Monday, June 6, 2011

Is Plot Passé?

Famous Modernist author, T.S. Eliot, called plot out of date, out of style, a remnant of a bygone era, or as he liked to put it…passé. Of course, the guy was practically a Fascist and a snob to boot, but that didn’t stop him from writing tours de force like The Lovesong of J. Alfred Pruefrock and The Wasteland. Did this avant-garde guy know what he was talking about (yes, I’m using French words today), or was he just puffing smoke?

He and many of his contemporaries emphasized form over the general story-line, as anyone who has read through James Joyce or Virginia Woolf knows. But today writers seem to have rebelled against this concept, including everyone from Thomas Pynchon to J.K. Rowling. However, I’m not debating whether plot sells, it always has in bookstores, but whether it still provides the primary means of conveying a novel in terms of art for art’s sake.

As time goes by I find myself believing less and less in the difference between high art and low art, but that’s another topic for perhaps another post.  In terms of plot, what do you think? Is it truly as passé as Eliot says or have we got some romantics out there still willing to defend the role of plot in the books we read today?


  1. I'm in the middle. I think plot/narrative is one of the most powerful tools available to an artist.

    But I also think the mentality of "it's all about a good story" can be really limiting.

    So I tend to defend whichever side is being picked on.

  2. Well, since one of the things I hear most often is "be sure you have a strong plot!" and since many of the writers I know are bored to tears by some of the plot-weak classics, I'd have to say that plot is most certainly NOT passe.

    That's not to say that trends won't shift again and we'll be back in Eliot's world. However, even if it does, I think writers need to do what works best for them and their particular story. For some stories, form over plot works and works well. Others, probably most others, truly depend on the plot.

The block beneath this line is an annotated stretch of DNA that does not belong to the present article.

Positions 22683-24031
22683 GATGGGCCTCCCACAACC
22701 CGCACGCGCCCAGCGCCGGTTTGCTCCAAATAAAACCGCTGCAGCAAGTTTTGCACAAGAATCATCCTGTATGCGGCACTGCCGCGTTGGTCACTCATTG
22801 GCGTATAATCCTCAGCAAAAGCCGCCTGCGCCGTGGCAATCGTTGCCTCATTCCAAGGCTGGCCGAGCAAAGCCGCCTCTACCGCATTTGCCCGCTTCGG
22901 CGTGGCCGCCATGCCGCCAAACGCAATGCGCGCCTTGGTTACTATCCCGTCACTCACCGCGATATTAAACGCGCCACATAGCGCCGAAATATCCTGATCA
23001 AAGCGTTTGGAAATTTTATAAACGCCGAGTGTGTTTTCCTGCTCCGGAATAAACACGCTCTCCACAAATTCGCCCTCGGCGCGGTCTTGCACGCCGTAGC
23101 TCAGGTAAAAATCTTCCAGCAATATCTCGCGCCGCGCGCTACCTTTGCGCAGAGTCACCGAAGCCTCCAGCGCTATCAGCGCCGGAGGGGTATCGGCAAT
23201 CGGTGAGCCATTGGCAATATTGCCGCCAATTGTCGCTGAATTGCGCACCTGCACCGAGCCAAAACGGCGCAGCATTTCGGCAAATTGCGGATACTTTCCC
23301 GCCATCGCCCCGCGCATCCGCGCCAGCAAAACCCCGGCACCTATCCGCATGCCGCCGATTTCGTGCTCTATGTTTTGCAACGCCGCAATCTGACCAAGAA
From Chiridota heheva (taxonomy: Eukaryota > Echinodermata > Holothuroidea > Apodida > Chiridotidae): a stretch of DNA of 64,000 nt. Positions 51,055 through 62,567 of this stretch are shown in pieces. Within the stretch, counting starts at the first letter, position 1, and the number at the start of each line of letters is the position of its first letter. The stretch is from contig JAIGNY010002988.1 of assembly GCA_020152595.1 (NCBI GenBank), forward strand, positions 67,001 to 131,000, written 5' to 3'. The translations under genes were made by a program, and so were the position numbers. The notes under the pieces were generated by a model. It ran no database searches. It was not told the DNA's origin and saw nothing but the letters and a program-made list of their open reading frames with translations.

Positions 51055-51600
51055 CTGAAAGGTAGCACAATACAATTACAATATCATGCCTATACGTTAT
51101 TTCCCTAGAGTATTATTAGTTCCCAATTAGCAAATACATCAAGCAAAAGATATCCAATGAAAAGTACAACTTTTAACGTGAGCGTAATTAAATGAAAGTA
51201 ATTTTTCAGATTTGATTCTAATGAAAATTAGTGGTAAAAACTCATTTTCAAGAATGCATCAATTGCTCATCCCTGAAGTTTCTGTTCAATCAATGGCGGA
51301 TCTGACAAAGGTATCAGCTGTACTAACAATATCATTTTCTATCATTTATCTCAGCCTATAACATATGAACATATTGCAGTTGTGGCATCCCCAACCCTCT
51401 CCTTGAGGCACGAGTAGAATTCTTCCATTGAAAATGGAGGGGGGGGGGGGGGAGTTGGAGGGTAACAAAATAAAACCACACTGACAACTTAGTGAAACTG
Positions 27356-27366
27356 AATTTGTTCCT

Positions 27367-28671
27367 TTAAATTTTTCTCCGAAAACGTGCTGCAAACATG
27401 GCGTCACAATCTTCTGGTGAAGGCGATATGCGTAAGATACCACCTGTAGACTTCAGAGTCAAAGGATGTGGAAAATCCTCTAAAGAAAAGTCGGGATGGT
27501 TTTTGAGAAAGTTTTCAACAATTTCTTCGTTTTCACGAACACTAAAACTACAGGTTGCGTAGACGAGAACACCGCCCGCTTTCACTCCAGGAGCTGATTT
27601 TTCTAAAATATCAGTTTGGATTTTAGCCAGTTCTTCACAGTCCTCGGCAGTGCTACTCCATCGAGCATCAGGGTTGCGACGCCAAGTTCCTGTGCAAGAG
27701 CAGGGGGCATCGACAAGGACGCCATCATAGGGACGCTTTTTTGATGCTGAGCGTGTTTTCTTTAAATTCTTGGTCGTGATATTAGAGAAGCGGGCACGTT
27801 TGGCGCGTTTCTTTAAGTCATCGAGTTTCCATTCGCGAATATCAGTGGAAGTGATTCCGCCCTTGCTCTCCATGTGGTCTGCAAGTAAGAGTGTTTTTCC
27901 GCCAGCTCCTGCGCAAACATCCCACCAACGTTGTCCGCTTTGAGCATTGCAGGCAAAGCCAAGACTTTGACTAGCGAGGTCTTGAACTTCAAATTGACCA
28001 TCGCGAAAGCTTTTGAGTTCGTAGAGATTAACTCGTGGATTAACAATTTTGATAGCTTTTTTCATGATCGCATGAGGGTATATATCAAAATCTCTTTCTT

I gotta say, I like plot :) Plot will never be passe in my world :)

  3. I'll answer your question with a question: Is there a single critically acclaimed piece of contemporary literature that does not have a plot?

  4. 'No plot' might be a little strong, but there are a lot of works where the plot is pretty secondary (or at least less prevalent than it is in Woolf or Joyce):

    David Markson, Fernando Pessoa, Surrealism, Roberto Bolano, Cesar Aira, Thomas Bernhard, William Gaddis, Michal Ajvaz. I know there have been other French and S. American movements that fit, though no specific names come to mind.

    Most contemporary poetry isn't narrative-based. (Eliot was a poet, after all.)

    There's a lot of SF where the plot is so hard to follow it could practically be considered plot-less.

    It's definitely not dominant, and it's a very hard sell in the US, but there is a lot of 'experimental' literature out there.

  5. Jennifer Egan's A Visit from the Goon Squad (which won the Pulitzer) also violated plot expectations by telling each chapter in a different style from a different character's perspective.

    Kevin Brockmeier's The Illumination was told from five (loosely connected) perspectives.

    Neither is no plot, but they do diverge from standard story structure and plot expectations.

  6. Michelle - Definitely some very good points and good dose of common sense:) Although I enjoy both popular and classic lit, I can see where people would find difficulty with the "modernist" era writers.

    Nick - Nice question, but it's a bit of a trick questions. You can argue anything technically has a plot, but with something like James Joyce's Finnegan's Wake I have difficulty finding much of it ;) Nonetheless, I think you have a very valid point:)

    Hektor - Alright, lots of feedback (I like):) Good distinction between poetry and prose, that's something I forgot to bring up. Also, I'll have to check out some of those surrealist authors. Perhaps it's not so much the presence or absence of plot, but the way we play with its expectations that really effects a story-line. Now you got my brain going :)

  7. If there's no plot, there's not much of a book. Granted, a good book has many more elements than just a killer plot, but without one you're basically baking a cake without flour. (Although that can be done-flourless chocolate torte-yum!)

  8. I think plot and art can still go together. However, I don't think 'form' alone will go very far in today's world.

  9. Something has to happen in a story. Period. But it doesn't have to be all blockbuster-y and contrived. How's that?

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